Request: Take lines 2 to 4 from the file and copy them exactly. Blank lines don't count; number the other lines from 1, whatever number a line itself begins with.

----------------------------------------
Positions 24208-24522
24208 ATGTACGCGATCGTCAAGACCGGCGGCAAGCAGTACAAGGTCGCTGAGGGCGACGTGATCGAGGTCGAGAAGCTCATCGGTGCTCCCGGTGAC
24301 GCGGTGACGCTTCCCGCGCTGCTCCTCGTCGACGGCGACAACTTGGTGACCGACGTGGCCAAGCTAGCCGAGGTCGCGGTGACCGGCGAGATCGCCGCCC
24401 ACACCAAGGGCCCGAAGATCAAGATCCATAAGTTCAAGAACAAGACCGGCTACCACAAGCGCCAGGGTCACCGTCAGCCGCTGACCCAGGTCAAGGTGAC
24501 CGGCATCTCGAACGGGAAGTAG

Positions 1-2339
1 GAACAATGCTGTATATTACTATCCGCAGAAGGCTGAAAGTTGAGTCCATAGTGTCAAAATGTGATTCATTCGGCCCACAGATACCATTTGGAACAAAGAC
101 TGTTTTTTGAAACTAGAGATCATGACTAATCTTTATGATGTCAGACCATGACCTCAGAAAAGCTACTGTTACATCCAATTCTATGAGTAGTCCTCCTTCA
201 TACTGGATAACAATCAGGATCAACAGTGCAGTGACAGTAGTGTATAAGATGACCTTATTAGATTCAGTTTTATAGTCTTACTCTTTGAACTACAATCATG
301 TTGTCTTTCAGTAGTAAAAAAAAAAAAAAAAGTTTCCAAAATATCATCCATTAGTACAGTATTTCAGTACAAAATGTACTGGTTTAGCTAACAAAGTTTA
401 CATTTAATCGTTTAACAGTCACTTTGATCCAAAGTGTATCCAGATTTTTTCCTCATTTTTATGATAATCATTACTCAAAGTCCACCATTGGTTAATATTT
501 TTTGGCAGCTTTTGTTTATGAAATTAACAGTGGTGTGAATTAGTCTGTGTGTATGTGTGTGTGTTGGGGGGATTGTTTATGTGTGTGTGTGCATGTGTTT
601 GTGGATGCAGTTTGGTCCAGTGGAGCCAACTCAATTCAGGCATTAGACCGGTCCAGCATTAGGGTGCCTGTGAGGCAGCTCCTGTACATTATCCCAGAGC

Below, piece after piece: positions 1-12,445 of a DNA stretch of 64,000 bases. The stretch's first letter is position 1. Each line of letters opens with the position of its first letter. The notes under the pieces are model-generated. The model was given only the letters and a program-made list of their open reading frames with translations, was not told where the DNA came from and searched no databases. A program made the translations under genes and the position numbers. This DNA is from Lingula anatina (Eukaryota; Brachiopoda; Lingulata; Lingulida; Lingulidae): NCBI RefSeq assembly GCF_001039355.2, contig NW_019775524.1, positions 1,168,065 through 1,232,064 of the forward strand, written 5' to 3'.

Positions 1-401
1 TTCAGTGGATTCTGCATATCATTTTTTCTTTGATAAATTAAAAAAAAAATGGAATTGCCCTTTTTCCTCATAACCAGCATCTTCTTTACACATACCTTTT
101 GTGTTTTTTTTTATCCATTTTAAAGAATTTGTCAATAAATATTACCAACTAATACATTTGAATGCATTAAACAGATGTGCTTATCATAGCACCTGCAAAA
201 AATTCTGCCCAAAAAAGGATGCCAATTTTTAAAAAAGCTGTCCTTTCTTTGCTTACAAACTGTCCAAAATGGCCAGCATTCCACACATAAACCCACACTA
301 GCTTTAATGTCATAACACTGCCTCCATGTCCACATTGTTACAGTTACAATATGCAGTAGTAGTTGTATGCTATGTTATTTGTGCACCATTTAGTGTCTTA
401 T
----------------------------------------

24208 ATGTACGCGATCGTCAAGACCGGCGGCAAGCAGTACAAGGTCGCTGAGGGCGACGTGATCGAGGTCGAGAAGCTCATCGGTGCTCCCGGTGAC
24301 GCGGTGACGCTTCCCGCGCTGCTCCTCGTCGACGGCGACAACTTGGTGACCGACGTGGCCAAGCTAGCCGAGGTCGCGGTGACCGGCGAGATCGCCGCCC
24401 ACACCAAGGGCCCGAAGATCAAGATCCATAAGTTCAAGAACAAGACCGGCTACCACAAGCGCCAGGGTCACCGTCAGCCGCTGACCCAGGTCAAGGTGAC